As cities around the world have gone into lockdown to save lives, domestic violence victims feel more vulnerable than ever. Due to increased social and physical distancing in place in response to COVID-19, many domestic violence victims are at higher risk of psychological and physical abuse.
With the UK being barely in lockdown for a week, nine people have been killed in the last few days alone. Whilst the reasons for these attacks are unknown at this early stage, there are fears this could be the beginning of something quite drastic if more is not done to protect the vulnerable. Women’s aid says “more resources are needed amid the coronavirus lockdown as domestic abuse cases surge”.
Domestic Violence – Do not suffer in silence!
Domestic violence cases are complicated, often involving victims who are hesitant to report abuse for fear of further exacerbating their situation. Those who do seek help often encounter a lack of cohesive support. Many victims are killed even after police and courts have stepped in.
Unsurprisingly, there are many repeat victims and repeat offenders. At times, the abused does not want to participate in a legal process that will harm the abuser – because they are in ‘love’ or feel ‘indebted’ to that person. Though in some cases, there are warning signs that set the alarm bell ringing. Moreover, the abused do not always cooperate with the police after initiating the call.
According to the Office for National Statistics, “in England and Wales, between April 2014 and March 2017, around three-quarters of victims of domestic killings by a partner, ex-partner or family member” were women, while suspects are predominantly male.”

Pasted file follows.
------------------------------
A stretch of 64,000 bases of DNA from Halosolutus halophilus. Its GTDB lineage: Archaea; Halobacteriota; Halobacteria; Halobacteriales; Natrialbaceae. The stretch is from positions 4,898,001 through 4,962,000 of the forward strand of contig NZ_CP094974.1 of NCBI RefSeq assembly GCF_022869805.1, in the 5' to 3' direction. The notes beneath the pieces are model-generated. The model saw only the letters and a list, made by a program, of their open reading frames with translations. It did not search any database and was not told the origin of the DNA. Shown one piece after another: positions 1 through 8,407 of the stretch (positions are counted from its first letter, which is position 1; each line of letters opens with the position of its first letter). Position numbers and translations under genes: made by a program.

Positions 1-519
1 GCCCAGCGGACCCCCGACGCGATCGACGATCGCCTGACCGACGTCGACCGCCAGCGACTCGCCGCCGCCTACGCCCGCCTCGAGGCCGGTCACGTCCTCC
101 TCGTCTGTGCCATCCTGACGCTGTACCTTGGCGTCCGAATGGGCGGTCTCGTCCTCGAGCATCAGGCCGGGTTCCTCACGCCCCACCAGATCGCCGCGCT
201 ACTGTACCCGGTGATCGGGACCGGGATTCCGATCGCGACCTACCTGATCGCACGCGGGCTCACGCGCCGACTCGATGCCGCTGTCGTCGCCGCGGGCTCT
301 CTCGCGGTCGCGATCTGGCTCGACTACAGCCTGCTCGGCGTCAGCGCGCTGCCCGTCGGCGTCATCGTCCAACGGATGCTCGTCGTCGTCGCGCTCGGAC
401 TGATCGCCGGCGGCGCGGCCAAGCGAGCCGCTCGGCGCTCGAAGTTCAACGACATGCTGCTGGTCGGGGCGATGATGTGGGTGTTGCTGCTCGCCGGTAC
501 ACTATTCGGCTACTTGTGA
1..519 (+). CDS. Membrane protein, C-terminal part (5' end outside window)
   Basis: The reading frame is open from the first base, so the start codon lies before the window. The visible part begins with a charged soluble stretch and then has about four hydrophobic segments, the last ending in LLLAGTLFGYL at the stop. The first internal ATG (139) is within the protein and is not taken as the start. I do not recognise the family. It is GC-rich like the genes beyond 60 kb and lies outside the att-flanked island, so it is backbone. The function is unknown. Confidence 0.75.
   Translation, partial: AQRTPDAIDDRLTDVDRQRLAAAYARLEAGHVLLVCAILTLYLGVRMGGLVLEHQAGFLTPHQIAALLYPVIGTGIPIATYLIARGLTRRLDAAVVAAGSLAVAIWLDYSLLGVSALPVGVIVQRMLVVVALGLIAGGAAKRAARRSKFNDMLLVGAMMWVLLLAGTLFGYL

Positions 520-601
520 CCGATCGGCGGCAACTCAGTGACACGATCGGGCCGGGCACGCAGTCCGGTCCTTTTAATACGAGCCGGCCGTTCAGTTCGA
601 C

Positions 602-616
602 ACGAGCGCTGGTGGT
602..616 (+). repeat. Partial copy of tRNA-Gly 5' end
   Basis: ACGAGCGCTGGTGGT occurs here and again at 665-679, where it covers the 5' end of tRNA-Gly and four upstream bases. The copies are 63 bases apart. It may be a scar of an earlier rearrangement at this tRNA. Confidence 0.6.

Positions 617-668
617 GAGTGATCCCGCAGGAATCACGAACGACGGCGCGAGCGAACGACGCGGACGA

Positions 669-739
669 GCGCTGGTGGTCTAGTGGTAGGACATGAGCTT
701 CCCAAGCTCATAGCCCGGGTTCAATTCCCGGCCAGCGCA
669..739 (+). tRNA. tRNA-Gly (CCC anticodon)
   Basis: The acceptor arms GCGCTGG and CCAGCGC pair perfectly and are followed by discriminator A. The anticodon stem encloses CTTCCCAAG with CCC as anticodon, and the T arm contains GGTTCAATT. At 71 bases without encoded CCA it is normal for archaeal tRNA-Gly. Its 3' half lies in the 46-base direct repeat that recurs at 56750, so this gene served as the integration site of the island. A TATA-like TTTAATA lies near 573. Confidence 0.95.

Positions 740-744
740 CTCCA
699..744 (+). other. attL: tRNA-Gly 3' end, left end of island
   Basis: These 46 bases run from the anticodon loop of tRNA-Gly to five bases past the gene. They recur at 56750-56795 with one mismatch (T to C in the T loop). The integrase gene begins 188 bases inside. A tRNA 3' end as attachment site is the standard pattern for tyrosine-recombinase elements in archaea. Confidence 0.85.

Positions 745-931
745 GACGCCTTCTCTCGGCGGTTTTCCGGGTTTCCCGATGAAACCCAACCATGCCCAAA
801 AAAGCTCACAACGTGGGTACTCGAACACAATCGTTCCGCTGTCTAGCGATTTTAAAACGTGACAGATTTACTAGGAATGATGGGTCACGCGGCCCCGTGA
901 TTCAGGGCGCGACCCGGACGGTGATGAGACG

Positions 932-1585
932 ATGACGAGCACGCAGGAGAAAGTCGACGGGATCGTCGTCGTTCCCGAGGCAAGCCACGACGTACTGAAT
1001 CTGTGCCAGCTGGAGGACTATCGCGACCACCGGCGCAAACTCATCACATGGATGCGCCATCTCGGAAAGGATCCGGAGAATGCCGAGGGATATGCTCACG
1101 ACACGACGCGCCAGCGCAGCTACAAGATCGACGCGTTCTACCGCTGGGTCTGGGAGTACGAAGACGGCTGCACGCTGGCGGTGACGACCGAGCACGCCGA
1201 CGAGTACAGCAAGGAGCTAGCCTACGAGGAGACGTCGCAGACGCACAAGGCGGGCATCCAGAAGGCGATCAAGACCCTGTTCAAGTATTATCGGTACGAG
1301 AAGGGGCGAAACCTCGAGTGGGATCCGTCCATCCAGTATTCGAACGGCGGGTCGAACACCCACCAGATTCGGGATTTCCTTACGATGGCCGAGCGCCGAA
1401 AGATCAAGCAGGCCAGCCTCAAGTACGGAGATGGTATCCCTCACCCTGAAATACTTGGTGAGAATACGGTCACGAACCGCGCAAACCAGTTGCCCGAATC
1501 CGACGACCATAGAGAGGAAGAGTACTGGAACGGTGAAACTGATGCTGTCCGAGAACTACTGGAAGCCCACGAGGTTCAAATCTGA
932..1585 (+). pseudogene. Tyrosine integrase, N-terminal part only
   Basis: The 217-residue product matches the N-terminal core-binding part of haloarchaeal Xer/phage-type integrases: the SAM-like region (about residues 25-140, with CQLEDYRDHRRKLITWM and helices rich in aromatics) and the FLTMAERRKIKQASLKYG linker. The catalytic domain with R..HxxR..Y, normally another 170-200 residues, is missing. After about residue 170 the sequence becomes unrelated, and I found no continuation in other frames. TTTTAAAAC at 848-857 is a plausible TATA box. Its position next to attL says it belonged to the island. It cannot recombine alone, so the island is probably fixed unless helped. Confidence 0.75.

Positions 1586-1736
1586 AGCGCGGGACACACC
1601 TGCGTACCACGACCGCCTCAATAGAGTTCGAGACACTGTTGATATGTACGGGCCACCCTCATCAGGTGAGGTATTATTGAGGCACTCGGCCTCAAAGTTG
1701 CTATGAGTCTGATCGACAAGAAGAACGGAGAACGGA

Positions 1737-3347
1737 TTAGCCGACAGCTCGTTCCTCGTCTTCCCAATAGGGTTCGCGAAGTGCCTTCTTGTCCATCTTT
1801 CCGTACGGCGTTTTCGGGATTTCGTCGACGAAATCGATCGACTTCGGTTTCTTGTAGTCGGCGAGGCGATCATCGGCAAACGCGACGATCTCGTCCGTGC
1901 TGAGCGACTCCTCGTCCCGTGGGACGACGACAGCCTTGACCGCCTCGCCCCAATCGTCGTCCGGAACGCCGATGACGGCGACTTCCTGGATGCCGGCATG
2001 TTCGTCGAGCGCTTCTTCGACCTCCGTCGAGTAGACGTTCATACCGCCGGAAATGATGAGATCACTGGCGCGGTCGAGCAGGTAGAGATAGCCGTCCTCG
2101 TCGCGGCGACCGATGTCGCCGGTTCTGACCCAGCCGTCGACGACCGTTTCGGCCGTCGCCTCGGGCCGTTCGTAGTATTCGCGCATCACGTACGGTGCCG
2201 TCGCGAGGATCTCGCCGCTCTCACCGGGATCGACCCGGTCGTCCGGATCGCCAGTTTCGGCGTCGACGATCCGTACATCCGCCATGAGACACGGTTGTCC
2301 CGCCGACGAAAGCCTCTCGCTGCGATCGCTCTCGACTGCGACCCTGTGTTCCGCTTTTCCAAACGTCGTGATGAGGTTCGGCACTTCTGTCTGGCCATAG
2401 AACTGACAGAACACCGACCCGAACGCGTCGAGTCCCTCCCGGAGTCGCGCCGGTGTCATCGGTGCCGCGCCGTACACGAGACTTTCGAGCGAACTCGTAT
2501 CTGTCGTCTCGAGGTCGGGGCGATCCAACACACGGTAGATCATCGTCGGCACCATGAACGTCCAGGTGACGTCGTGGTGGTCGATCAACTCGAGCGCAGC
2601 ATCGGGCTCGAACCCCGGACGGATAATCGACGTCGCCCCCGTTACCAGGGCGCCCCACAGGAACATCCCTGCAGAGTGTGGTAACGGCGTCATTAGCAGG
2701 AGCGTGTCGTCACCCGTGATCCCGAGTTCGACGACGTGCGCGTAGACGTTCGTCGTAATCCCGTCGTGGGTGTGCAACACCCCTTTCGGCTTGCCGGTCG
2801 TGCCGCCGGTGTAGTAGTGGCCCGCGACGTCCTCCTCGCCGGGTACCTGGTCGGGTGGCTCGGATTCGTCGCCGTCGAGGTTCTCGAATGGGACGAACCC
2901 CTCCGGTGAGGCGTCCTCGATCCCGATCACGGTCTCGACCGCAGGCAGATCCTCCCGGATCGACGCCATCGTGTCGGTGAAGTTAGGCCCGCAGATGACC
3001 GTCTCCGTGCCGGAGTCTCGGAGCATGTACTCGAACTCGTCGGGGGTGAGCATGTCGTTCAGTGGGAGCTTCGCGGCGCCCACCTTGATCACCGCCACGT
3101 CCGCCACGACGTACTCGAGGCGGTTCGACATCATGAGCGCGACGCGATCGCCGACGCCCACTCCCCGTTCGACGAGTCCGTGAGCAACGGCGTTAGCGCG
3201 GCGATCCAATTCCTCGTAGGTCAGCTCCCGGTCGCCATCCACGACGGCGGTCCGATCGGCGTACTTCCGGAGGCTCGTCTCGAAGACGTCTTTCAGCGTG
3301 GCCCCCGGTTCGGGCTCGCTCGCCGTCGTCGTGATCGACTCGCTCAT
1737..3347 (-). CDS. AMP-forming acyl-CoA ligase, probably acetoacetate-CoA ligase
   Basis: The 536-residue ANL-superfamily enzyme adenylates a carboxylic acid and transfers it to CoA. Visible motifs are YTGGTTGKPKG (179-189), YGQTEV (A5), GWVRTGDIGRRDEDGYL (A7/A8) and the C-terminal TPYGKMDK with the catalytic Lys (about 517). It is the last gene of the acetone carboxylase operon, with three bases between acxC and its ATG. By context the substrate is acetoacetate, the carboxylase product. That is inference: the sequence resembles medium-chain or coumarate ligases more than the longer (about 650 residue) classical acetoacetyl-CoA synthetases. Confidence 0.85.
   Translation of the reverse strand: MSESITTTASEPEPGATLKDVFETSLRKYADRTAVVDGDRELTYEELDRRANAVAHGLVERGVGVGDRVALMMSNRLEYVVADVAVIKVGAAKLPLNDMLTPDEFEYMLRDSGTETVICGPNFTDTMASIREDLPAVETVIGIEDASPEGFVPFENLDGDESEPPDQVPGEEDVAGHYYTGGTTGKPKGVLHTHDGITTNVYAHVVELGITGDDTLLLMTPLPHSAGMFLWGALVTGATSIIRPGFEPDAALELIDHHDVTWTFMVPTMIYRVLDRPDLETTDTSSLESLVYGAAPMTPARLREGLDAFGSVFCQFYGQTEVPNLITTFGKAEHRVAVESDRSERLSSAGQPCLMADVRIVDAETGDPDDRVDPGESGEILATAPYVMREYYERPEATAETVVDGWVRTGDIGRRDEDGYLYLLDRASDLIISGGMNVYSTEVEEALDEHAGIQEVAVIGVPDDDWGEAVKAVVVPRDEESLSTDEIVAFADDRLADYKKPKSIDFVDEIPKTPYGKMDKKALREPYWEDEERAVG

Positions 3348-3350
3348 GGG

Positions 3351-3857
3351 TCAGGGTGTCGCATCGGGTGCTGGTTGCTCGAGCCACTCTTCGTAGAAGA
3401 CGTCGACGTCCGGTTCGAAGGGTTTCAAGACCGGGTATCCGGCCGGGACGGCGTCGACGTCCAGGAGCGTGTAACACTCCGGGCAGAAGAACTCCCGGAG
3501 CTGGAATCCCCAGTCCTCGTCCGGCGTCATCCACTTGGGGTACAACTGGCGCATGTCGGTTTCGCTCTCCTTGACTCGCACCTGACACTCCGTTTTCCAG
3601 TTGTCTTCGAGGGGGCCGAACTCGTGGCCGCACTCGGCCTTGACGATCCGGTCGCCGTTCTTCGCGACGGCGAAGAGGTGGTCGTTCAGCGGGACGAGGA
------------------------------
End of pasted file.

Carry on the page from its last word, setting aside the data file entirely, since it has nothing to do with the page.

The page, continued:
Lack of support for victims of domestic violence
Victims of domestic violence suffer not just physical abuse but psychological abuse as well; being cut-off from their nears and dears – social disconnection; with social distancing being the new international buzzword. Women, children or even men alike, have no escape from their abusers.
According to the police in Hubei province in China, the heart of the coronavirus outbreak, domestic abuse more than tripled during the lockdown citing “stress, cramped and difficult living conditions, and breakdowns in community support mechanisms” as reasons.
Similar news is being reverberated around the world from Brazil to Spain and Italy. Increase in the number of abuses is a pattern replicated in different circumstances. It be a conflict, economic crisis or disease outbreaks like Coronavirus, although the quarantine rules pose a particularly consequential challenge.
Domestic violence victims have no place to escape
While for most people the beautiful weather of late has been a welcoming respite to catch a bit of fresh air from the balcony of their apartment or gardens. For domestic violence victims, that moment alone is their refuge; trying to get away from their perpetrator. To make matters worse, those with children can find it more challenging; resulting in more arguments and abusive behaviours; living a nightmare.
A Women’s Aid statement said: ‘We need resources and a guaranteed commitment across the whole of the UK to support all victims of domestic violence and abuse. We are in uncharted territory, and all domestic violence charities are bracing themselves for a marked increase in numbers of people coming forward.’
Home Secretary Priti Patel has said victims who are isolated with their abusers during the lockdown sparked by Covid-19 will not be forgotten.
Unchartered territory for domestic violence victims
People’s behaviour is becoming increasingly erratic since the coronavirus crisis began. For the estimated 1.6 million women who experienced domestic abuse in England and Wales last year, home is not a place of safety; especially right now.
Rather than spending quality time with their relatives, self-isolation for women in coercive or violent relationships means being trapped indoors with their abuser.
In the public’s interest, the government has implemented social distancing measures in court and tribunal. Some courts are trying to avoid physical hearings and arranging remote hearings wherever possible. Sadly, some courts are suspended, and the buildings are closed, which may delay some hearings. This can result in putting the lives and safety of some victims at risk.
This is an unprecedented situation that can have huge ramifications for the safety of those confined with an abusive partner.
Do you need a Lawyer?
Find Solicitors, Lawyers and Law Firms in the UK with QredibleFind a Lawyer near me